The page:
The San Jose Sharks had arguably their best start to any game this season last night. It didn’t matter. The Nashville Predators spoiled the visitors’ strongish start after Kevin Labanc gave up in the defensive zone and Roman Josi opened his scoring account with a frozen rope into the top corner. After that, it was mostly more of the same from the Sharks. Despite the strong start, the Sharks were outshot in the first frame by two at 5-on-5 and four at all strengths.
In a positive note, the power play looked feisty, moving the puck well, even if it didn’t send any rubber Pekka Rinne’s way. No matter. You could hear the Sharks collective fandom groan as Josi pocketed his second goal partway through the second period. After a lengthy Nashville power play that consumed ice with shots from the slot, the Preds’ captain sent the teal bench into a familiar stupor.
Whether the minutes that followed were the result of a turtling home team or a Sharks squad that finally started rounding into form, San Jose took over the remainder of the period. By the time all was said and done at the second buzzer, the Sharks had taken 75 percent of the period’s score- and venue-adjusted 5-on-5 shots and collected 83 percent of such expected goals (Natural Stat Trick). Evander Kane added a power play marker, and the Sharks closed out the second frame looking much more like the team we’ve been used to watching the last few years.
This response was not just a barrage of meaningless shots, either. San Jose peppered the Predators’ net from in close and kept their hosts at bay.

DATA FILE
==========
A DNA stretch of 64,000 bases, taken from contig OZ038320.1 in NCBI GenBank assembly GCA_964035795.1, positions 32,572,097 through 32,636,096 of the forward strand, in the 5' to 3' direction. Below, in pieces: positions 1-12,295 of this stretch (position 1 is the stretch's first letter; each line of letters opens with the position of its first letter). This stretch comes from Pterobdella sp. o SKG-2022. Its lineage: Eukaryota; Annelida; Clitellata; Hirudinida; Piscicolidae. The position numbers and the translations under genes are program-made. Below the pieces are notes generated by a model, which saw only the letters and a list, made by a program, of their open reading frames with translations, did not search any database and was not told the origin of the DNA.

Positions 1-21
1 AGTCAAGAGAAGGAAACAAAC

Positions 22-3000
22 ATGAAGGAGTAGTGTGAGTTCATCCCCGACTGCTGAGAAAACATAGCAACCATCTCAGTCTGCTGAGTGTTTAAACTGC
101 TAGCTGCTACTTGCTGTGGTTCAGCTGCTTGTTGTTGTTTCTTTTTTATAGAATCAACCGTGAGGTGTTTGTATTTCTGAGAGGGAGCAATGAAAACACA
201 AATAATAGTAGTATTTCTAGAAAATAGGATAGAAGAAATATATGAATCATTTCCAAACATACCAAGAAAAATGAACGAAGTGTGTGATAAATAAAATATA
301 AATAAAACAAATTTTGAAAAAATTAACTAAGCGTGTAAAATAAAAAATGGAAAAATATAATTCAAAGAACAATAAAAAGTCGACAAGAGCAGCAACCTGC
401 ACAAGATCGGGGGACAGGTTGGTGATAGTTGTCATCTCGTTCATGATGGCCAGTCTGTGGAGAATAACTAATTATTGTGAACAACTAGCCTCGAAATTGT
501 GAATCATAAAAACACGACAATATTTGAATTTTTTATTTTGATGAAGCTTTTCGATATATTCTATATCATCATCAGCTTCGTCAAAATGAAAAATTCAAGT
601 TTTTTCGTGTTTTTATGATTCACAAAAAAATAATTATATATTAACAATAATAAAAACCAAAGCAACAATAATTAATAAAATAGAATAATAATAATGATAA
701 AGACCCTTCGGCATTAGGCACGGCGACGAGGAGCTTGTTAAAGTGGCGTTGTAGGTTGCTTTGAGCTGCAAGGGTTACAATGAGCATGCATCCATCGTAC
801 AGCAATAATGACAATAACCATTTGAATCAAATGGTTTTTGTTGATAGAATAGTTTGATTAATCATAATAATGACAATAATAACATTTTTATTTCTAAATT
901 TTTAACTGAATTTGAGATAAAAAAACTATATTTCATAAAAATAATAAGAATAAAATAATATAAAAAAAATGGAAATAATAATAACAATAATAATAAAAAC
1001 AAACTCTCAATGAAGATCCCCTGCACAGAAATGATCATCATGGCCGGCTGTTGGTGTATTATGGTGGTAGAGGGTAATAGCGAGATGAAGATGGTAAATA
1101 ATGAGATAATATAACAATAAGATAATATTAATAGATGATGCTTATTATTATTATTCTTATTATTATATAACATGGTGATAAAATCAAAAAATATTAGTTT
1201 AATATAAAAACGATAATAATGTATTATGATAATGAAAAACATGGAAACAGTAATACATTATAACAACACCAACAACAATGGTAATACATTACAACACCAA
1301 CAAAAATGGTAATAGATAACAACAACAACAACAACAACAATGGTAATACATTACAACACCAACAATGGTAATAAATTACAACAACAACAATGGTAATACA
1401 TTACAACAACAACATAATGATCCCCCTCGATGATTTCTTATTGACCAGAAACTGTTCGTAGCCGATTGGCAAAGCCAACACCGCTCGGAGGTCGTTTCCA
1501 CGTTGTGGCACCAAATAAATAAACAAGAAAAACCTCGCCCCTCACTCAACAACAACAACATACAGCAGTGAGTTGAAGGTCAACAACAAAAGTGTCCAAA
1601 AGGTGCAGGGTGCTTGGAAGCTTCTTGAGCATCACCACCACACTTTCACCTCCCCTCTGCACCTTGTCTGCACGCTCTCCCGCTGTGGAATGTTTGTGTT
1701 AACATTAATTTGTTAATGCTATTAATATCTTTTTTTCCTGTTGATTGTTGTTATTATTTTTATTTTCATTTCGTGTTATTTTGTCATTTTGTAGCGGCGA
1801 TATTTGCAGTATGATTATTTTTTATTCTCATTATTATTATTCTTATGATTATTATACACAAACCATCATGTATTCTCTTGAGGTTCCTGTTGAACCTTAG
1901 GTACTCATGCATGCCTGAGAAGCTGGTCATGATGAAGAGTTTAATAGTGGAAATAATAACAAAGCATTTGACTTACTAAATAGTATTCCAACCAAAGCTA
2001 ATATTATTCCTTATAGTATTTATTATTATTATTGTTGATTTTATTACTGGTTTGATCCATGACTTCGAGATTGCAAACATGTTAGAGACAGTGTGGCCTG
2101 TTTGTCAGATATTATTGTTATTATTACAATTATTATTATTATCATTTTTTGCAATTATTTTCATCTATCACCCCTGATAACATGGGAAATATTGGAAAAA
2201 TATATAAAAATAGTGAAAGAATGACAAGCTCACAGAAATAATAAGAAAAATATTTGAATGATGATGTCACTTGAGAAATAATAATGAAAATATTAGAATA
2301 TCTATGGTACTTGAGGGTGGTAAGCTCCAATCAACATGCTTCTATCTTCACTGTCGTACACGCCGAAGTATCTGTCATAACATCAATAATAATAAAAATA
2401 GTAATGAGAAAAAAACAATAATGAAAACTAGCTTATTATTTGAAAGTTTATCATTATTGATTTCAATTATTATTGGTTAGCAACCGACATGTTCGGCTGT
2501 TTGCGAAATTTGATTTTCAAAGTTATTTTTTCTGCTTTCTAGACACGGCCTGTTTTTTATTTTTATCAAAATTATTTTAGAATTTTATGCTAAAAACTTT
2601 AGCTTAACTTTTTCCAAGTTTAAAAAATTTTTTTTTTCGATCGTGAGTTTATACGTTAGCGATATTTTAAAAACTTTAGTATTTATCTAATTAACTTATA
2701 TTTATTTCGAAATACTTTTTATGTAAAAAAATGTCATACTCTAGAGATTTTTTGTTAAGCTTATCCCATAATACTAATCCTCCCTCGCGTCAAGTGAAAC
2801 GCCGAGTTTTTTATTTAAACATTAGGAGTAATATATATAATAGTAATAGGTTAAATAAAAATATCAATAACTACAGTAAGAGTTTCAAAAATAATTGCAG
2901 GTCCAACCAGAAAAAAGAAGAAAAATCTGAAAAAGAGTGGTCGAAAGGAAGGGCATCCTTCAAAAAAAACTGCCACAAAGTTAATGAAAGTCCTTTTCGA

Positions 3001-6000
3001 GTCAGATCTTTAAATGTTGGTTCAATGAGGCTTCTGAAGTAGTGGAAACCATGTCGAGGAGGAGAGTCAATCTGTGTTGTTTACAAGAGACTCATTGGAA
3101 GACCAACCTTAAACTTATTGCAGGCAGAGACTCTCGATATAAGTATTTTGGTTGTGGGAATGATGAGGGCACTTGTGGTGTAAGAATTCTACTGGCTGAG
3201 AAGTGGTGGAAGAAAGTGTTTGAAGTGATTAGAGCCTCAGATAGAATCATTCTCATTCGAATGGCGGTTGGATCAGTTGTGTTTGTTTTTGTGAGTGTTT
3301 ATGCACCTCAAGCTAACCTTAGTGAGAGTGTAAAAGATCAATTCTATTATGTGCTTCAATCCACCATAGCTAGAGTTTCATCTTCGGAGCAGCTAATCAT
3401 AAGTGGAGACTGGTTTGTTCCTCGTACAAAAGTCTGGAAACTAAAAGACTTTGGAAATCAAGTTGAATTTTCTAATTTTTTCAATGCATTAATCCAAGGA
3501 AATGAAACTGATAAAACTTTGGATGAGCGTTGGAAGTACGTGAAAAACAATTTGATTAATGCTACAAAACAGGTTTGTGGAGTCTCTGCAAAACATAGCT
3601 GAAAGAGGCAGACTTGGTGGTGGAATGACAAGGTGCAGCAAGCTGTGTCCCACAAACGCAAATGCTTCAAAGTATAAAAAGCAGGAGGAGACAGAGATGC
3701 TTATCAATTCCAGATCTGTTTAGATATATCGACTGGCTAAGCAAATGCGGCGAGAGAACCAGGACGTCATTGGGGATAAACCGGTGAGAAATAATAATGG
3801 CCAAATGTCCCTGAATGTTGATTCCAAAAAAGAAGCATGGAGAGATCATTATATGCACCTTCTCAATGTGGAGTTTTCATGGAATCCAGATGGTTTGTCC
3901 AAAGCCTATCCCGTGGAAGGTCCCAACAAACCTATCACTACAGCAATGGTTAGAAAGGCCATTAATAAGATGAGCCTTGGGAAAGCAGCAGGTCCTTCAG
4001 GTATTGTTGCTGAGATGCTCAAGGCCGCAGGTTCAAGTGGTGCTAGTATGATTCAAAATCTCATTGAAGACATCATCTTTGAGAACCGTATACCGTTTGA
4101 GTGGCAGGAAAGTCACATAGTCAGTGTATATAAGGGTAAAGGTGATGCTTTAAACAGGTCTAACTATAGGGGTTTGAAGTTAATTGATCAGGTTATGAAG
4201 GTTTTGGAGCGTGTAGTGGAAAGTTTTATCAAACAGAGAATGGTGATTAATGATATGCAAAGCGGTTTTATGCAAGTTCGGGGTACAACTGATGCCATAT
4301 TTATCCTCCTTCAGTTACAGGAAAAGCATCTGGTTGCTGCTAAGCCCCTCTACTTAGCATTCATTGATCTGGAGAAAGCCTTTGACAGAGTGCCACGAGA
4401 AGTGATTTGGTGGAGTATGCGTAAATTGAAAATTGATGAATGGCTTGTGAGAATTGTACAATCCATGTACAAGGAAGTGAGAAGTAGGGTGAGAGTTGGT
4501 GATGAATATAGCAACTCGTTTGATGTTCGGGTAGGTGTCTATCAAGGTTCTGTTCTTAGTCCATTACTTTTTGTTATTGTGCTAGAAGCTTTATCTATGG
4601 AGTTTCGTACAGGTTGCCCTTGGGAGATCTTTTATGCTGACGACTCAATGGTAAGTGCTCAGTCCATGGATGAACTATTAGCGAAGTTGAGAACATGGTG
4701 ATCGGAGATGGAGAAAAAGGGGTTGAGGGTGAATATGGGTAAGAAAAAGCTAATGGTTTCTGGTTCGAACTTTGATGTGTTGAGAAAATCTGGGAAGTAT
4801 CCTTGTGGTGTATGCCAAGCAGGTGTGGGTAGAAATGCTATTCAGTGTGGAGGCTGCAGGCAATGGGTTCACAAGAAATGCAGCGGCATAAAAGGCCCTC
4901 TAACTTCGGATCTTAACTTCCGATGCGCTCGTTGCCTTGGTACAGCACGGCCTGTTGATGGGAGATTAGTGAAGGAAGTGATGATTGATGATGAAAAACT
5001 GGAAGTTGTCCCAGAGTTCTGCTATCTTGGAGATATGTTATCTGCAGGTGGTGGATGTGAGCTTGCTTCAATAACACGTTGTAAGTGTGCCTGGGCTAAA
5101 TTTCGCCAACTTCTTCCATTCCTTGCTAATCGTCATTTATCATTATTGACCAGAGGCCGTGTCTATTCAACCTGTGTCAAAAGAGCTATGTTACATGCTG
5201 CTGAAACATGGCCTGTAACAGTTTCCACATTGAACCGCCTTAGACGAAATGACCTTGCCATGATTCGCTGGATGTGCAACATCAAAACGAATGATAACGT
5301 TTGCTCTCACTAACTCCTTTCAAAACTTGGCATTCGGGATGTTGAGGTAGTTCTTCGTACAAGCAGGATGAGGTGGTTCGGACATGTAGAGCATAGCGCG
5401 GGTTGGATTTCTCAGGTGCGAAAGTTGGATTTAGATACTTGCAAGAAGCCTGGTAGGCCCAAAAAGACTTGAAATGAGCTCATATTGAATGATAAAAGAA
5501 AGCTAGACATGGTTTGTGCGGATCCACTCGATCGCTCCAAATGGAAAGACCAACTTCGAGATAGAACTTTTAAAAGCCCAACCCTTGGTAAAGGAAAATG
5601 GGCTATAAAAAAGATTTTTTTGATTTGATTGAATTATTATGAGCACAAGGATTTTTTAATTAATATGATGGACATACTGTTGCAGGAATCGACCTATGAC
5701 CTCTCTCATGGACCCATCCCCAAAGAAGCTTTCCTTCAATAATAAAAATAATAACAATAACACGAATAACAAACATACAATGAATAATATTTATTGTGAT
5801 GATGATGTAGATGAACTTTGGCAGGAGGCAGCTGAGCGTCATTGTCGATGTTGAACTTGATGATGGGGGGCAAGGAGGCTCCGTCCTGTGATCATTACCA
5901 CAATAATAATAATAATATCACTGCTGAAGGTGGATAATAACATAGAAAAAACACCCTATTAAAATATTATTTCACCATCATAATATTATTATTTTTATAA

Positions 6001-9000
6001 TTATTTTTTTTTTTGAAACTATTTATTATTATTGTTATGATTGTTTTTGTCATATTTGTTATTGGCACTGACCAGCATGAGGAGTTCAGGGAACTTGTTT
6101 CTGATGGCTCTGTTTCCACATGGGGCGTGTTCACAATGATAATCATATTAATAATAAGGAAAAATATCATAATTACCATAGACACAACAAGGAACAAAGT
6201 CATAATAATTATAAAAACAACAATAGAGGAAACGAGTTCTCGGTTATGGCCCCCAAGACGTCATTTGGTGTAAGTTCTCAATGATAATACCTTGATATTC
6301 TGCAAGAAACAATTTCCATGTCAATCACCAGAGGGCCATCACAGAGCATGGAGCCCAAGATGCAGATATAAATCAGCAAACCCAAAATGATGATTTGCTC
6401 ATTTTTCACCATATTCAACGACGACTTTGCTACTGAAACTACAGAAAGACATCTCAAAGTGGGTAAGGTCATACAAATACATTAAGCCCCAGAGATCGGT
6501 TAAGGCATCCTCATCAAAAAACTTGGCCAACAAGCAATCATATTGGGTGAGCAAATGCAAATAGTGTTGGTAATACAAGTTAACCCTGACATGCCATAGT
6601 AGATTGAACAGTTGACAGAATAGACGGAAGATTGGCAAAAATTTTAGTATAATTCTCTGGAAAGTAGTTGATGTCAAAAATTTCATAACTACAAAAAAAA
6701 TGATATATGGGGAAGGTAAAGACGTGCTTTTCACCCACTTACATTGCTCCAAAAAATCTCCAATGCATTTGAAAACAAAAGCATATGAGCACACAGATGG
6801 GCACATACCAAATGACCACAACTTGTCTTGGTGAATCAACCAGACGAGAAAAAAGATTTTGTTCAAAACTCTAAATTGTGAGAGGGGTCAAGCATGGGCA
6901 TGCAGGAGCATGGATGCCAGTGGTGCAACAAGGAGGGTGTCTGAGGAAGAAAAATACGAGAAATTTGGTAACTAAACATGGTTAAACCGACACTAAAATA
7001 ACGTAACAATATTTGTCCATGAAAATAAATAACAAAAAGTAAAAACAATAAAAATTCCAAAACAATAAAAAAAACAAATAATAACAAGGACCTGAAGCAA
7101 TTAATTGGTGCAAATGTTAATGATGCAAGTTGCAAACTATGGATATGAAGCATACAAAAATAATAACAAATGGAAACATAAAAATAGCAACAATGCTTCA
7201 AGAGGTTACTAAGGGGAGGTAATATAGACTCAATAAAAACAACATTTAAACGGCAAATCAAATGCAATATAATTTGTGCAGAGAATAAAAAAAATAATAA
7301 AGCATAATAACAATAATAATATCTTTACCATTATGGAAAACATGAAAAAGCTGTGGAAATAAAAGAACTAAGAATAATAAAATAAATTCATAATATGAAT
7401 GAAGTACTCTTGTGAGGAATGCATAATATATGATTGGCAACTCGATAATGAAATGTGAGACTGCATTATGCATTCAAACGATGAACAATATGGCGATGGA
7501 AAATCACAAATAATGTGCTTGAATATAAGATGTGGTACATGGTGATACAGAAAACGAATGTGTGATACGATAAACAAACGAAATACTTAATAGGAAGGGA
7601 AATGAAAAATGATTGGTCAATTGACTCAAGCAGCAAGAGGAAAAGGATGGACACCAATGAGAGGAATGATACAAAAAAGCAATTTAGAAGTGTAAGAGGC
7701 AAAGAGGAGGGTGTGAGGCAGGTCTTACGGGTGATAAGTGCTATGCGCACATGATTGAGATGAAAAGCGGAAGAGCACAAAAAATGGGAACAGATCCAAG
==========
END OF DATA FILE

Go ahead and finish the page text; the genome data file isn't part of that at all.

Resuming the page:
In what may be a sign that rumors of his demise were greatly exaggerated, Joe Thornton and linemates Lukas Radil and Melker Karlsson paved the way for the Sharks yet again. With those three on the ice, the Sharks enjoyed a 5-on-5 shot share ratio 21 percent better than the rest of the team. They, and Timo Meier, Logan Couture and Kevin Labanc also helped the Sharks generate more dangerous shots than their opponents.
Though the final period was also a strong San Jose frame, the 18-shot second was really the team’s best effort on the evening. Still, the Sharks managed 10 shots on net over the last 20 minutes, though their 6-on-5 play to close the game out wasn’t exactly running precisely.
Something else wasn’t working as planned, either:
Amid all the uproar over the Sharks’ forward corps and Patrick Marleau is the fact everyone seems to have lost sight at what may just be the team’s greatest weakness. Expecting Martin Jones to rebound somewhat this season is a reasonable aspiration. Expecting him to be above average, however, seems an utter moon shot. As long as Martin Jones isn’t able to hold up his end of the bargain, it’ll be difficult to win whether the Sharks take 13 shots or 30.
Aside from the goaltending and some poor individual performances, the Sharks should hope to build off of this game. The on-ice results (except for the goals) were by far the team’s best effort of the season against a solid Nashville team. Evander Kane represents the impact of a true top-six forward replacing what had so far been closer to replacement-level talent. His reintroduction to the lineup, coupled with the first bit of gelling we’ve seen the team do on the ice, should help right the ship somewhat.
This team isn’t the same unit that went to last year’s Western Conference Final, but it’s not the team that got handled by Vegas earlier this season, either.